Make yourself a better public speaker


Speaking skills are fundamental in influencing others. Vast field of communication subtleties make it virtually impossible to learn and master “the speaking skills”, but not every subtleties are born equal… Pareto said that 80% of the land in Italy (of his day) were in hands of 20% of society. Joseph Juran developed famous 80-20 rule after this observation. Today we can apply “the law of vital few” to the speaking skills and name a couple of elements that guarantee most of the positive effect.

Let it be the Charisma Workshop Top Tip #001 – 20% of elements that creates 80% of success.
Good posture is the key. It affect almost every aspect of a good talk. From projected, sub-communicated dominance, your actual hormone levels (how dominant you feel), breathing, voice and your gestures. As you probably already know, sub-communication contains around 93% of information processed by our brains in whole communication process, and mostly by our limbic system, so it isn’t really conscious evaluation either. Until natural selection doesn’t get rid off this antagonistic estimation of dominance from our brains, we have to make most of it.

Amy Cuddy found in her research that standing for two minutes in a power pose (like you just won Olympic gold medal) does change levels of testosterone and cortisol so one is more confident and stress resistant. Before your next big talk go somewhere you won’t be disturbed and stand “like a boss” for couple of minutes. Second tip: as you speak stand up straight. This too is a power pose. Then your message will emerge from an authoritative position of sub-communicated confidence, and your actual hormone levels adapted to such pose.

Straight posture also makes your breathing easier which is extremely important for voice projection. Voice is just air vibration, so when you breathe deeply, with more air to your disposal, you will sound better, deeper and in fact louder. One of the first sub-communicated effects of being stressed out or scared is shallow breath which allows us to run quickly, but at the same time strips down chances of sounding powerfully. It was a neat deal back when we were living in bushes. Now we have to fight it back by consciously breathing deeper, like we would want to pump our bellies with air.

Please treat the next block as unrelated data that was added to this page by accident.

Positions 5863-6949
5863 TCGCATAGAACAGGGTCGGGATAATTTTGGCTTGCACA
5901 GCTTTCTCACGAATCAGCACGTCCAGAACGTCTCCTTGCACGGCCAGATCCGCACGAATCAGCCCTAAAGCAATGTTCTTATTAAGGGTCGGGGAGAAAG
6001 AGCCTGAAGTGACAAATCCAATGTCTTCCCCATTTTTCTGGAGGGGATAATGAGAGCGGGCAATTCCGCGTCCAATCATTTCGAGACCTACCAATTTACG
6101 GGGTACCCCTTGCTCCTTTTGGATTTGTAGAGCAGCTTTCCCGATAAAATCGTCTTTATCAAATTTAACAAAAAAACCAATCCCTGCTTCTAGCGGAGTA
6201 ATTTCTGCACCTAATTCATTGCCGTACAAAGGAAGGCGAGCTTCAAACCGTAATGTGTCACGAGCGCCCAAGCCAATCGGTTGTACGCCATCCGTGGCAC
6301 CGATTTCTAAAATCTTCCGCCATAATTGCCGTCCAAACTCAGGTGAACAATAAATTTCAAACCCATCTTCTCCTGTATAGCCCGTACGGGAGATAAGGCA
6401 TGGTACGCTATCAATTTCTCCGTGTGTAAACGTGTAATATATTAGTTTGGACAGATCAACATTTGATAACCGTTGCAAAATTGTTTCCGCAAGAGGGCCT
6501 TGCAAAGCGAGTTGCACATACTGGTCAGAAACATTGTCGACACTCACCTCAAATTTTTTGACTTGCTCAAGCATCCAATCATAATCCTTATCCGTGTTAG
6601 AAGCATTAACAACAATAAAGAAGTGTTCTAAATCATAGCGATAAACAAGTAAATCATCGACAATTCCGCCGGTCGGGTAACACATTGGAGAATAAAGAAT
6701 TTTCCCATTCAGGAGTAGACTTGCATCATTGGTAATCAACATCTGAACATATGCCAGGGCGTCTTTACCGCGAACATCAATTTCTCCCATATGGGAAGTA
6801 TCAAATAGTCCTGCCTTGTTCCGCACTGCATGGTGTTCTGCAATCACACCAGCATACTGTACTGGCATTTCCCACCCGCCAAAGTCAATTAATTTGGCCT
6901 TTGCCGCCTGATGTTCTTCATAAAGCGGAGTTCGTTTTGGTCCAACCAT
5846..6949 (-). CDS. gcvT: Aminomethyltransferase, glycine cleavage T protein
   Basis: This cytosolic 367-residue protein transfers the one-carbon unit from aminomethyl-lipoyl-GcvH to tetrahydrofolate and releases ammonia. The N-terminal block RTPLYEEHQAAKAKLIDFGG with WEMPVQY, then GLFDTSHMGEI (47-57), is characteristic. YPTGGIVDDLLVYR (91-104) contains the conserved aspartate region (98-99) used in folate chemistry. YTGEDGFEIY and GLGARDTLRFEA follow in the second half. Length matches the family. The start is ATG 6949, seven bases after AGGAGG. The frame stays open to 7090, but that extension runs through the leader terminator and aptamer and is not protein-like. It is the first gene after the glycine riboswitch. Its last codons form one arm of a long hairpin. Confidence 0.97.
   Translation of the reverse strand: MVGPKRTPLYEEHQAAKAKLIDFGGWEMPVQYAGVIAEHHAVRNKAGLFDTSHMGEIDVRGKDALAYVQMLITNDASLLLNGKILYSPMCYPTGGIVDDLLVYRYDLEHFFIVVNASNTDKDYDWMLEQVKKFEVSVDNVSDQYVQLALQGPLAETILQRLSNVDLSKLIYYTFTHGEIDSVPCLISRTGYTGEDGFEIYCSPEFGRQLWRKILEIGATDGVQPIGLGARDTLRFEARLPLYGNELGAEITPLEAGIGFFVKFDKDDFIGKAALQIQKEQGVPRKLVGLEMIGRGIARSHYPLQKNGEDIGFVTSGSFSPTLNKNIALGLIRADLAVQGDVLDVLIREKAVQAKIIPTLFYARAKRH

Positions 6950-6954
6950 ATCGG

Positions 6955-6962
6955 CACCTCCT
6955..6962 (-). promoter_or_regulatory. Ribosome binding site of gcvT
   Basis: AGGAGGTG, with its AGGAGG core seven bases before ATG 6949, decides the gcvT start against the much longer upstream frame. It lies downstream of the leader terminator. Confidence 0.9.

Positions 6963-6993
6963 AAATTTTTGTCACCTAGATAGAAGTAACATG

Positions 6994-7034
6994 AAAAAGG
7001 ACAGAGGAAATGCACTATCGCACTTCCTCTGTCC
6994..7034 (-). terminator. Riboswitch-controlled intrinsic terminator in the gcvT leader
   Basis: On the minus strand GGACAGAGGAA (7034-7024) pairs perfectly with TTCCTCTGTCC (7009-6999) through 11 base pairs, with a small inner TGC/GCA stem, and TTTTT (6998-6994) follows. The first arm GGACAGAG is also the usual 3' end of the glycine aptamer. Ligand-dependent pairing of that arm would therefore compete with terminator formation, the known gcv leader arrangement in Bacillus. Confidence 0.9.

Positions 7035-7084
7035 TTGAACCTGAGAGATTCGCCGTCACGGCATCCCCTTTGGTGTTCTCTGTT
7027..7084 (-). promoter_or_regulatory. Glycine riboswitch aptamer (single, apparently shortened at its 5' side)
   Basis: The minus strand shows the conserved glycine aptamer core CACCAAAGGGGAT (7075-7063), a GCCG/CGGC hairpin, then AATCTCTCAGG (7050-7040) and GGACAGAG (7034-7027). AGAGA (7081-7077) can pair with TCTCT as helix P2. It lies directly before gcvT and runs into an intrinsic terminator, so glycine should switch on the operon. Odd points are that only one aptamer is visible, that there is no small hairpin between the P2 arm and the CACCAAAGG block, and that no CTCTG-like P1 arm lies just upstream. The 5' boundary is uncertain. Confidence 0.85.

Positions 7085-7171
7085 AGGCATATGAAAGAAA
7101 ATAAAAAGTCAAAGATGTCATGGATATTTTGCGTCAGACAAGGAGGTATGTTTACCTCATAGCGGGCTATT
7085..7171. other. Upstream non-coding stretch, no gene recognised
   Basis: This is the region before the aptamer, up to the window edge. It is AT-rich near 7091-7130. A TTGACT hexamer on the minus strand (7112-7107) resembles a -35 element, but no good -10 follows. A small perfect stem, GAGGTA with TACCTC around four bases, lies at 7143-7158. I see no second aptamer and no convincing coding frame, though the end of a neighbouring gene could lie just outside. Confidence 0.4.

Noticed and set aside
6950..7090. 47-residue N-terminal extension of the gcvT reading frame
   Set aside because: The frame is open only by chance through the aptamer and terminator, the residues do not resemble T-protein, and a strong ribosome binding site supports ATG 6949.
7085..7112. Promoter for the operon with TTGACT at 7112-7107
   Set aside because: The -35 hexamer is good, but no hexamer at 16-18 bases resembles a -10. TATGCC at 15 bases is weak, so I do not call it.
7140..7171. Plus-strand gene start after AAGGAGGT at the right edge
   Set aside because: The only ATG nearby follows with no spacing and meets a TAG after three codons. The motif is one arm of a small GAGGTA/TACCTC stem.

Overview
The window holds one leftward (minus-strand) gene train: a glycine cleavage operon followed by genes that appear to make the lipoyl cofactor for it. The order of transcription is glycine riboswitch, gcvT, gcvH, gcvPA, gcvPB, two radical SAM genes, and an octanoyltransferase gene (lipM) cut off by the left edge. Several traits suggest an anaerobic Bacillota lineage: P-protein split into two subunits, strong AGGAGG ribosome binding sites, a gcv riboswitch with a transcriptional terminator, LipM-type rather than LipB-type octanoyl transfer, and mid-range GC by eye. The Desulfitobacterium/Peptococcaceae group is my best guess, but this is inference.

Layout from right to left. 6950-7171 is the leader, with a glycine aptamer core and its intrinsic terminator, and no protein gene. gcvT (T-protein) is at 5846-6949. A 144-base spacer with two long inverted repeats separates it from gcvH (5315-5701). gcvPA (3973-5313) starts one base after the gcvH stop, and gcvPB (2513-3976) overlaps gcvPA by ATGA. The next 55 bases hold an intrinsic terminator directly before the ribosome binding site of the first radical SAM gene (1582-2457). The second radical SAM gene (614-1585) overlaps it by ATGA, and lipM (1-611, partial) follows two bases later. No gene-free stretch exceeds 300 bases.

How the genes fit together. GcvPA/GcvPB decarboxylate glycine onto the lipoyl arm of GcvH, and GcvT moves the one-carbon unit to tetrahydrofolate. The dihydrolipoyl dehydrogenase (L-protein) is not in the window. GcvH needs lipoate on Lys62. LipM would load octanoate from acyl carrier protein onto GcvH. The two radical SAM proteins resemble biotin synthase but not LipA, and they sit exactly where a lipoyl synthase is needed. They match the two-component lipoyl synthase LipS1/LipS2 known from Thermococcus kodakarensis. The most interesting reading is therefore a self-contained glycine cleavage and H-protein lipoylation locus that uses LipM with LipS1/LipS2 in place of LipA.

Last but not least of key elements – know your material well and be passionate about subject matter. When you’re enthusiastic it will be pleasure to share your knowledge with audience. This will fire up “happiness advantage”, we talked about earlier, in your brain. You will be smiling in such conditions. Nothing makes sub-communication more positive than a honest smile, and it actually changes your voice (that’s why we can hear if someone is happy or sad by the phone). When you know material well and it’s relevant to you, chances are, you have worked on it well – decided on which points elaborate, which to avoid and you are aware what story emerges from your material. At the end of the day this is what interest people the most – story, experience, passion and joy. It is matter of practice, but trust me on this one: when you are passionate about subject, smiling, standing up straight and in control of your breathing and voice, then you can deliver one of the most amazing talks ever delivered.

Please, poke me with questions and share your opinions in comments.
Take good care
– Przemek Kucia

Underneaths I post talk from Amy Cuddy on how your body language affect you besides the others, and one of the best talks I’ve ever seen. Enjoy.

2 thoughts on “Make yourself a better public speaker

  1. tracycembor says:

    I was in a women’s leadership lab a year ago when this research from Harvard was just coming out. It is amazing how often I have used the power pose since them, and how often I feel like it has worked. I usually dash into a bathroom stall for my power-up time. If the stall walls are short, I put my hands on my hips and throw back my shoulders a-la-Wonder Woman instead of the V-for-victory pose. (Also, I love TED Talks)

    • Przemek Kucia says:

      I did my little experiment with power posing – I gave few talks with and without posing earlier, and I felt less affected by anxiety when I did. It wasn’t big difference, but surely noticeable. Especially in how easy it was to maintain smile.

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